But sadly, these articles do not directly enter the public domain. Hidden behind the veil of heavy subscription fees, these articles become copyrighted properties of the $19 billion academic publishing industry.

I personally can’t afford subscriptions to the journals. Same is the case with small liberal-arts and community colleges. After all, the yearly fees can run upwards of $200 for individuals and $5000 for institutions per journal. And considering the thousands of scientific journals available, the overall cost of availability of information is indeed very high. Don’t those students deserve the same opportunities as their counterparts at big research universities?

And then there is the general public. If a cancer patient wants to learn more about the treatment he is undergoing, is it reasonable to expect him to pay five meals worth of money to access each article.

On one hand academics complain of a lack of understanding of science by the general public. But, if a curious George wants to learn more about building his own solar panel in his garage, why should he not be encouraged?

Of course, these issues are not new and have been pondered upon in great detail. The Open Access movement has gained widespread recognition over the past two decades with various academics and even governments supporting it. With an aim of making research articles in all fields openly available, the Budapest Open Access Initiative of 2001, supported by 600 institutions worldwide, was the first such major international push in the direction of open-access.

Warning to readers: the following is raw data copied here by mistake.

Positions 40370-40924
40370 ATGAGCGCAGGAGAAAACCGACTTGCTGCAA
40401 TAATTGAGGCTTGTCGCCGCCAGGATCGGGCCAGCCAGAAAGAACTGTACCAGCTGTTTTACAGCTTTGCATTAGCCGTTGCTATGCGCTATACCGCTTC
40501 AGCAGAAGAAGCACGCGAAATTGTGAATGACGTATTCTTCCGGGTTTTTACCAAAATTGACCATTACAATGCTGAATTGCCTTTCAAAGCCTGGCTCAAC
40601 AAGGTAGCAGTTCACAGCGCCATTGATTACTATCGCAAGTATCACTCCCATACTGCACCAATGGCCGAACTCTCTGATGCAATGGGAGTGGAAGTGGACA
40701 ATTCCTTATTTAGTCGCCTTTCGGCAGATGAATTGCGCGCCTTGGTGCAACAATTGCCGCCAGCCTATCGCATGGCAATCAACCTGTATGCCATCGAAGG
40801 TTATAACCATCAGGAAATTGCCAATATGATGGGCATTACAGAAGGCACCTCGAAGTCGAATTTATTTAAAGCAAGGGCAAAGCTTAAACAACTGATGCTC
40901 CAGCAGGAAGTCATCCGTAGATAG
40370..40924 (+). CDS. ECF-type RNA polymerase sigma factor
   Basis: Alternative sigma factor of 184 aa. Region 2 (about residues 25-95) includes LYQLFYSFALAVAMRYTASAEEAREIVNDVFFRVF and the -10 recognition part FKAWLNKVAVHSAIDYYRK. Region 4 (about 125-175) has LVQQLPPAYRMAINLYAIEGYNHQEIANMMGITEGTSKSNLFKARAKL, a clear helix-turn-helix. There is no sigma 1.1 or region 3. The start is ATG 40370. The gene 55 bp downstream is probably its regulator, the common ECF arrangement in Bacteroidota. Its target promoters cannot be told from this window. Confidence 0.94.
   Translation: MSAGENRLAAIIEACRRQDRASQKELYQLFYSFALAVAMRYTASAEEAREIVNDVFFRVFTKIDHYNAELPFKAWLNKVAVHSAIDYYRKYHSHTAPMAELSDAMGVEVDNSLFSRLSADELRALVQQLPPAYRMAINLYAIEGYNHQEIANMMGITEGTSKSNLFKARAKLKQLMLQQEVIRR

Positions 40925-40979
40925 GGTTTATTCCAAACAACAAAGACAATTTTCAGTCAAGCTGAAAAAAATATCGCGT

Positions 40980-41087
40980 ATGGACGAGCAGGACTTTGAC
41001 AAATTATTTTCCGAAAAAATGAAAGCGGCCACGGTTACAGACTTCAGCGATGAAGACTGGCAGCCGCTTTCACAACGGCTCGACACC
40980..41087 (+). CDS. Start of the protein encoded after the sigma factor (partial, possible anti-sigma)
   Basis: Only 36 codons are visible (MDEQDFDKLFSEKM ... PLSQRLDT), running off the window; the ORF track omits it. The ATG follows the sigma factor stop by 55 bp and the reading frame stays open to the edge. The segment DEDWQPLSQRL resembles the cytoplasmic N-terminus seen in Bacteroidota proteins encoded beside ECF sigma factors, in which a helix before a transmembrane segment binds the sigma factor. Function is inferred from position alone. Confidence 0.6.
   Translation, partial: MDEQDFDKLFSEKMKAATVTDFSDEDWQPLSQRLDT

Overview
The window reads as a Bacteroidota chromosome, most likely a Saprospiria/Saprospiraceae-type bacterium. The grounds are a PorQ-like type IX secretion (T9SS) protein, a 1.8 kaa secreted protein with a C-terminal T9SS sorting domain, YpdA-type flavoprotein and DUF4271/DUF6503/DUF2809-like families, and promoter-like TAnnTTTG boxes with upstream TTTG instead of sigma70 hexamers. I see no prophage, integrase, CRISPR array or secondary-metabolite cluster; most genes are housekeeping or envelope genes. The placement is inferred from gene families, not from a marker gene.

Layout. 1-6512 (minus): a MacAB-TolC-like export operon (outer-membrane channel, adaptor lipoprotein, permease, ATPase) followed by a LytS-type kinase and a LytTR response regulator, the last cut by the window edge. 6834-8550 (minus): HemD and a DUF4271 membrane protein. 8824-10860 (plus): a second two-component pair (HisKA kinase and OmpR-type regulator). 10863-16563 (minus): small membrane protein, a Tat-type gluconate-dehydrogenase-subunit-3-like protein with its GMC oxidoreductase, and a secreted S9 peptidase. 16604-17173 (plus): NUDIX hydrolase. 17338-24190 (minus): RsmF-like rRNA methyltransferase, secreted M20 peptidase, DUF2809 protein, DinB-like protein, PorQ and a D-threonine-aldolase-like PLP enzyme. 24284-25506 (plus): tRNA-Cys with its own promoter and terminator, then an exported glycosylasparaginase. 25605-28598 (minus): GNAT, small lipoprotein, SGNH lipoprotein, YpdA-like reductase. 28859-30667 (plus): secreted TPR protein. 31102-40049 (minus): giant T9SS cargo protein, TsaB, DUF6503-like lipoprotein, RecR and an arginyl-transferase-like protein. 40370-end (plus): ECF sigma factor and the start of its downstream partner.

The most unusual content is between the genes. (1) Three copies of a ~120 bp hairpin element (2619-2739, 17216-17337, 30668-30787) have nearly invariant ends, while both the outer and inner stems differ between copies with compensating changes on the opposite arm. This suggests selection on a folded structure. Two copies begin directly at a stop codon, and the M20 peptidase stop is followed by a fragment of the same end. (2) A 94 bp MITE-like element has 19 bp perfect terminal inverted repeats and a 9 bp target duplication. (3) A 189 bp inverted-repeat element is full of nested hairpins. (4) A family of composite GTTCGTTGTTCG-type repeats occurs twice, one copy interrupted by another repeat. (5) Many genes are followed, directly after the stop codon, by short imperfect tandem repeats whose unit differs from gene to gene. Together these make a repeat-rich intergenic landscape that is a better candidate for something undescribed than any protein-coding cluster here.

A major boost to this movement came in 2003, when NIH, the biggest funding agency for biomedical research, recommended archiving of accepted manuscripts funded by them in online repositories within a year of their publication. Though initial compliance was low at a mere 18%, after President George W Bush signed the America Competes Act of 2007, mandating online submission of NIH funded research within a year, about 70% of NIH funded articles made it to the public, a significant increase.

In 2007, a consortium of five premier research universities pledged to underwrite all articles published by their scholars. Yet such initiatives are fairly sparse and face stiff opposition from the publishing industry.

And why shouldn’t they? For a private enterprise, the publishing industry has perhaps the best business model. Without funding the production of the content or its quality control they end up with a highly sought after product. After all, research is funded by the grants and peer-review is performed pro-bono by experts whose source of income is, you guessed it, grants.

Given the fast pace of publication of new research and the need to stay abreast of current knowledge, immediate access to the latest research is imperative for the scores of scientists providing the journals with a well-devoted customer pool.

Sure, the cadres of editors, web developers, designers, publishers and others who do add value to the reader experience. But is this worth the 3 billion dollars in profits reported by the two biggest academic publishers for 2009-2010, an overall net 35% profit.

This must definitely stir the images of the Occupy protests nationwide. After all, this is nothing but an example of the investments of the 99% leading to the wealth accumulation for the 1%, obviously in a scholarly context.